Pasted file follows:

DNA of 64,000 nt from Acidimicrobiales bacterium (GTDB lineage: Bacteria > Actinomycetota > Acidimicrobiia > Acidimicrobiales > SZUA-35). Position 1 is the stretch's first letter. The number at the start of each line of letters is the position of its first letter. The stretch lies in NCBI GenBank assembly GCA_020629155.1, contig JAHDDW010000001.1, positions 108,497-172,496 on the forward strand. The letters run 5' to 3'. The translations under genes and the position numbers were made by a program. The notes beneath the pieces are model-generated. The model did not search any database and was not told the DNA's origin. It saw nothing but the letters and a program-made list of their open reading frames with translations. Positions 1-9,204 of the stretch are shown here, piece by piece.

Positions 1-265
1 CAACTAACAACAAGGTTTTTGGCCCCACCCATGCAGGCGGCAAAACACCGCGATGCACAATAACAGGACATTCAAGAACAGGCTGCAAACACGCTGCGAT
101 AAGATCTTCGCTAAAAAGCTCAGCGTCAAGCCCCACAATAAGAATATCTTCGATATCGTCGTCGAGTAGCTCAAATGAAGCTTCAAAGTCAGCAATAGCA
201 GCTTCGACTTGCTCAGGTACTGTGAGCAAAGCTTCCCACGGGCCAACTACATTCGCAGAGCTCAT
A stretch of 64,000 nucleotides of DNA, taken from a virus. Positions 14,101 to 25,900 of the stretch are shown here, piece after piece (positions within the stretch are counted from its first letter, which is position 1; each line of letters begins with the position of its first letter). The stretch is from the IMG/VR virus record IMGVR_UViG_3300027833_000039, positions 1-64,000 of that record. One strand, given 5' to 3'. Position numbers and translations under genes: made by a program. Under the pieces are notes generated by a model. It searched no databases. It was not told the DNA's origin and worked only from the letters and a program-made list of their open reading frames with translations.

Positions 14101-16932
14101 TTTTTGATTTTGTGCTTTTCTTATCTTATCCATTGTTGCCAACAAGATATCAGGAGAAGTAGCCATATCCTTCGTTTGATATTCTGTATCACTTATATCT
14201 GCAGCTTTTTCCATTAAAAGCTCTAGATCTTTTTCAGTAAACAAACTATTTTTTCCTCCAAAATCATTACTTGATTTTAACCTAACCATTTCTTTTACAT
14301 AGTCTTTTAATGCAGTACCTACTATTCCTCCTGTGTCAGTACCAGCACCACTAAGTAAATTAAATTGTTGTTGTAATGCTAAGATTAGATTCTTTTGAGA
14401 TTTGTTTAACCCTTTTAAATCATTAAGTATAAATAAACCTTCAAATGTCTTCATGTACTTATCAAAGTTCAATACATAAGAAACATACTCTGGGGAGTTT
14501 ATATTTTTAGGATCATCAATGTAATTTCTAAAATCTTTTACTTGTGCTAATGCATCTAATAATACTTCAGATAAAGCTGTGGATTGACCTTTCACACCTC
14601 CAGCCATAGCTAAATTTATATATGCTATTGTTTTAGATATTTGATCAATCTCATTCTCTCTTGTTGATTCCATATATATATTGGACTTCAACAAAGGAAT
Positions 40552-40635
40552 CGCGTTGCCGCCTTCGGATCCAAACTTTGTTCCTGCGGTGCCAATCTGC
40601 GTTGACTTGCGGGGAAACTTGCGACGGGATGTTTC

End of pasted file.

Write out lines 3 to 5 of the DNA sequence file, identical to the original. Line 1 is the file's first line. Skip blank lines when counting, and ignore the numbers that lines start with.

1 CAACTAACAACAAGGTTTTTGGCCCCACCCATGCAGGCGGCAAAACACCGCGATGCACAATAACAGGACATTCAAGAACAGGCTGCAAACACGCTGCGAT
101 AAGATCTTCGCTAAAAAGCTCAGCGTCAAGCCCCACAATAAGAATATCTTCGATATCGTCGTCGAGTAGCTCAAATGAAGCTTCAAAGTCAGCAATAGCA
201 GCTTCGACTTGCTCAGGTACTGTGAGCAAAGCTTCCCACGGGCCAACTACATTCGCAGAGCTCAT